Not that Nomar Garciaparra was plucked off the bargain rack, but the Dodgers felt fortunate to finish up a two-year, $18-million contract for the lifetime .318 hitter Sunday after the most coveted offensive player on the free-agent market, Alfonso Soriano, agreed to a mind-boggling deal with the Chicago Cubs.
Soriano, whose 46 home runs and 41 stolen bases last season had teams tripping over themselves to hand him cash, reportedly will be paid $136 million over eight years by the Cubs, who have been especially aggressive this off-season despite published reports that the team’s parent company, Tribune Co., might sell its holdings, which include the Los Angeles Times.
The Dodgers were one of three finalists for Soriano, according to a source close to the negotiations, but declined to match a Cubs offer that eclipsed outfielder Carlos Beltran’s seven-year, $119-million deal with the New York Mets two years ago.
Another hurdle was that Soriano told his representatives that he was reluctant to play for a team on the West Coast.
In comparison, getting Garciaparra for barely more than the $8.5 he earned last season seemed like a steal.
In his only Dodgers season, the Whittier native batted .303 with 20 home runs and 93 runs batted in and was named the National League comeback player of the year.
Garciaparra, 33, led the league in batting the first half of the season before tailing off the last three months while battling injuries to his rib cage and leg. He delivered several dramatic hits down the stretch, however, helping the Dodgers reach the playoffs as a wild-card team.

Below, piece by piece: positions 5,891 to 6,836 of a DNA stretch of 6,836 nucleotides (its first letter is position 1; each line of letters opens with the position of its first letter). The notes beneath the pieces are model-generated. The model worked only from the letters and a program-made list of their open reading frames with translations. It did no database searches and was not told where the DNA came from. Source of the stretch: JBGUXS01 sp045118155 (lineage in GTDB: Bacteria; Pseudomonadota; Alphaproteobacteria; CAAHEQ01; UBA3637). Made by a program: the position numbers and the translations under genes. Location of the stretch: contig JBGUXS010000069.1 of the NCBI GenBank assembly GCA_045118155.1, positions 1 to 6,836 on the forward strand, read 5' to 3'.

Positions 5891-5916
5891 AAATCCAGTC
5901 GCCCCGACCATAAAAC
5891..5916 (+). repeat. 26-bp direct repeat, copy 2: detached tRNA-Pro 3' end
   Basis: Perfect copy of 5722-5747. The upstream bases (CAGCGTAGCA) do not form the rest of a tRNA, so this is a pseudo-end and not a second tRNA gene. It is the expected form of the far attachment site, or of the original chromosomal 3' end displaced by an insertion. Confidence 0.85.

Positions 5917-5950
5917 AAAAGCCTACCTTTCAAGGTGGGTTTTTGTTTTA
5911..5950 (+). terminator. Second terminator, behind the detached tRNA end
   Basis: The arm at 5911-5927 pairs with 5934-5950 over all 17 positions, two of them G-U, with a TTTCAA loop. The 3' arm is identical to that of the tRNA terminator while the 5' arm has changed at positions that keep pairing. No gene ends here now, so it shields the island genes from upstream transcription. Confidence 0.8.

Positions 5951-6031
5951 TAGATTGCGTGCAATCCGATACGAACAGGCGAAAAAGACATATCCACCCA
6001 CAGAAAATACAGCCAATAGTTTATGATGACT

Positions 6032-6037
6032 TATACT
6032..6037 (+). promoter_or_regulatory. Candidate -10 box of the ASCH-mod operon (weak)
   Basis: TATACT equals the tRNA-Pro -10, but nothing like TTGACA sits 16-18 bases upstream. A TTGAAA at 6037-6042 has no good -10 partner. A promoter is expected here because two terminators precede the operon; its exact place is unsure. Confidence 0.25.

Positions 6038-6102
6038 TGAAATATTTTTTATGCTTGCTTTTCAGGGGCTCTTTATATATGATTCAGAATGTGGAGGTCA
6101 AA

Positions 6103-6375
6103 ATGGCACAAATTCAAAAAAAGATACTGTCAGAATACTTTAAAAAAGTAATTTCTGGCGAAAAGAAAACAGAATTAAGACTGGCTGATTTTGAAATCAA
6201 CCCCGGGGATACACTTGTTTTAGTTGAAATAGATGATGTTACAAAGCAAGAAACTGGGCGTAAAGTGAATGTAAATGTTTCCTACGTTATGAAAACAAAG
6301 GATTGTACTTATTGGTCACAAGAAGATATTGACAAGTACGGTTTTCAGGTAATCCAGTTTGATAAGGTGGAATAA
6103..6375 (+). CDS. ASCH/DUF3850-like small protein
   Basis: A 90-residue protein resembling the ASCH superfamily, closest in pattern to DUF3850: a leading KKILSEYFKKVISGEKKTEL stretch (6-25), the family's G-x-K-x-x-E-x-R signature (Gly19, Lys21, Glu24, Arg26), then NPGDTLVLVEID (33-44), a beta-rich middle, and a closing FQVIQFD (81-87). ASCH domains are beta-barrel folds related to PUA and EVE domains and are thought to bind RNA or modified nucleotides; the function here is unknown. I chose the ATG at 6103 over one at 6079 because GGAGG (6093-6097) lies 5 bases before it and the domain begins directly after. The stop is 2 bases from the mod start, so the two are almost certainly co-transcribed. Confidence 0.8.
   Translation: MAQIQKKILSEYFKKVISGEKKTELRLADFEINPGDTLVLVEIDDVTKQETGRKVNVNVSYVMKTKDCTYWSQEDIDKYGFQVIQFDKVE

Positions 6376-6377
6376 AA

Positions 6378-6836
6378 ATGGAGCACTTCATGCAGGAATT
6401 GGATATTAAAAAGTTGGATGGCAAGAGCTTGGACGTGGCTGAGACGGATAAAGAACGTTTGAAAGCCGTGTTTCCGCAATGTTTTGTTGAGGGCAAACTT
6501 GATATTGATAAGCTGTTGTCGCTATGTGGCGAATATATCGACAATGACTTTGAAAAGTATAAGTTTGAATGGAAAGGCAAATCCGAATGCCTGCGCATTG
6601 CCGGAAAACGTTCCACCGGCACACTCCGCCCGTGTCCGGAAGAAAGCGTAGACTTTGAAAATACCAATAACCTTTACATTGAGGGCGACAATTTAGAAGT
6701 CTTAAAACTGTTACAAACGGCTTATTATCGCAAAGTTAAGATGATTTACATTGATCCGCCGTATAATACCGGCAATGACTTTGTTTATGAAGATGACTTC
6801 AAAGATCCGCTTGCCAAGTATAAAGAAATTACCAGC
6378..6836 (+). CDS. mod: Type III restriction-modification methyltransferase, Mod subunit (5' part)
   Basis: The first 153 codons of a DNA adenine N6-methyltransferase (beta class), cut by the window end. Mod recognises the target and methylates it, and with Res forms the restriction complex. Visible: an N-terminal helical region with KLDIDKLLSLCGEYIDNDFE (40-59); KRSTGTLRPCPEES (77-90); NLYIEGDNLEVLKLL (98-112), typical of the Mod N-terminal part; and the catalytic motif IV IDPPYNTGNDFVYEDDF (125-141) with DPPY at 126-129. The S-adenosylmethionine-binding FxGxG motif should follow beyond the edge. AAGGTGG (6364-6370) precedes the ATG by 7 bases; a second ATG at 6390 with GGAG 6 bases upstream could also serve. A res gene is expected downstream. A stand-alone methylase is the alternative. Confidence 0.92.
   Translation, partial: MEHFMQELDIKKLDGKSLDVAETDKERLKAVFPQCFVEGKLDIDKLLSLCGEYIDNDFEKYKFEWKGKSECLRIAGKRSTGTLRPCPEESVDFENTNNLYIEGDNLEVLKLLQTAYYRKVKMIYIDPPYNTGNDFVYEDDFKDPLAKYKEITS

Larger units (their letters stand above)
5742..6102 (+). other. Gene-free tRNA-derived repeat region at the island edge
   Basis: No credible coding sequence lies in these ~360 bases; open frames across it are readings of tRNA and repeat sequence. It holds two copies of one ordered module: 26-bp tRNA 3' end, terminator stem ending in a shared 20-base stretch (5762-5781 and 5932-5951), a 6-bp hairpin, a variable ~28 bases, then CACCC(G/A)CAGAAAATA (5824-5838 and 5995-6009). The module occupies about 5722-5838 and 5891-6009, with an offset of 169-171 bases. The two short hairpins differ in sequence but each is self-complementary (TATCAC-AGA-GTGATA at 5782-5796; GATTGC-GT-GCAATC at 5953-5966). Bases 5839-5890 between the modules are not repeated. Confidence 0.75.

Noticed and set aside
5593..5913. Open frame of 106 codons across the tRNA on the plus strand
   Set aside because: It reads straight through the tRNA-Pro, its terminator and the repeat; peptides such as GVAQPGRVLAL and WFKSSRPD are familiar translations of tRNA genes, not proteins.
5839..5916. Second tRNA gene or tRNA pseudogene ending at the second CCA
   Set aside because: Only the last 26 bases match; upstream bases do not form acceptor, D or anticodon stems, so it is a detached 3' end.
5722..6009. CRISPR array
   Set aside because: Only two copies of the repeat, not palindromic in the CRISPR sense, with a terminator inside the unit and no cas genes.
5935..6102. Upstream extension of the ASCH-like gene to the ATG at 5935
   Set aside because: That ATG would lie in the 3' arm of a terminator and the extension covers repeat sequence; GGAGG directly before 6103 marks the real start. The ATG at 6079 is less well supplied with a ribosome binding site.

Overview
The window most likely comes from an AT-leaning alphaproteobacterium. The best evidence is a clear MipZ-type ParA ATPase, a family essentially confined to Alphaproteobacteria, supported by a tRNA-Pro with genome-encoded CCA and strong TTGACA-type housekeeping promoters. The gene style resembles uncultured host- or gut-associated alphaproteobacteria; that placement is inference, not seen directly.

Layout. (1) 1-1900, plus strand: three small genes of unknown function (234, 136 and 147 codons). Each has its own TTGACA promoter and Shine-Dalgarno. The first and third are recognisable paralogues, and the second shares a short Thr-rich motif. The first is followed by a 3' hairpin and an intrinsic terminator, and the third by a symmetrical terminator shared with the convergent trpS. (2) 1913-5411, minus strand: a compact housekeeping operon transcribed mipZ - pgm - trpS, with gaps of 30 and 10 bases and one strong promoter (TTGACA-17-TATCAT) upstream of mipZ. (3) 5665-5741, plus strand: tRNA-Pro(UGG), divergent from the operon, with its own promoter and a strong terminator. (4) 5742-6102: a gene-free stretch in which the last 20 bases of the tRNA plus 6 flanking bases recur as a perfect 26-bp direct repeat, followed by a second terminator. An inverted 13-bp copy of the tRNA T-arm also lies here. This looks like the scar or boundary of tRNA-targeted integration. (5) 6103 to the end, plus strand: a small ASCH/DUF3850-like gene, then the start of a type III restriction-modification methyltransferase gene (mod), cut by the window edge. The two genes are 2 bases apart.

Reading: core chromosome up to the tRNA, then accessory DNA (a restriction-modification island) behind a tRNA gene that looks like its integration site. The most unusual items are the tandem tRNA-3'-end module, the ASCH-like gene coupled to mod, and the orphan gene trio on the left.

He also made a successful transition from shortstop to first base, committing only four errors in 118 games at the position. Garciaparra has told the Dodgers he would be willing to move to third base to create a full-time spot for highly regarded rookie first baseman James Loney. Garciaparra has played more than 1,000 games at shortstop during his 11-year career but his only experience at third is 34 games with the Cubs in 2005.
Retaining Garciaparra despite his history of injuries -- he has missed 221 games the last three years -- became especially important when right fielder J.D. Drew opted out of the last three years of his contract. The Dodgers finished next to last in the National League in home runs.
There are few proven home run hitters left on the market. General Manager Ned Colletti is adamant that he won’t try to renegotiate a deal with Drew, and industry sources said slugging left fielder Carlos Lee is seeking a six-year, $100-million deal. Like Soriano, Lee doesn’t want to play for a team on the West Coast.
The Dodgers don’t want any part of Barry Bonds, leaving few options to add power to the outfield. Aubrey Huff, who hit 21 home runs last season, is a possibility, as are Luis Gonzalez, Trot Nixon, Craig Wilson and Cliff Floyd.
Acquiring a center fielder for a season to give top prospect Matt Kemp more time to develop is another consideration. The Dodgers could re-sign Kenny Lofton and are looking at Gary Matthews Jr., Juan Pierre and Dave Roberts.
The Dodgers do not plan to make a bid on Japanese left-handed pitcher Kei Igawa, who was 75-43 for the Hanshin Tigers the last four years, a source said. Teams can bid for the right to negotiate with Igawa until Friday.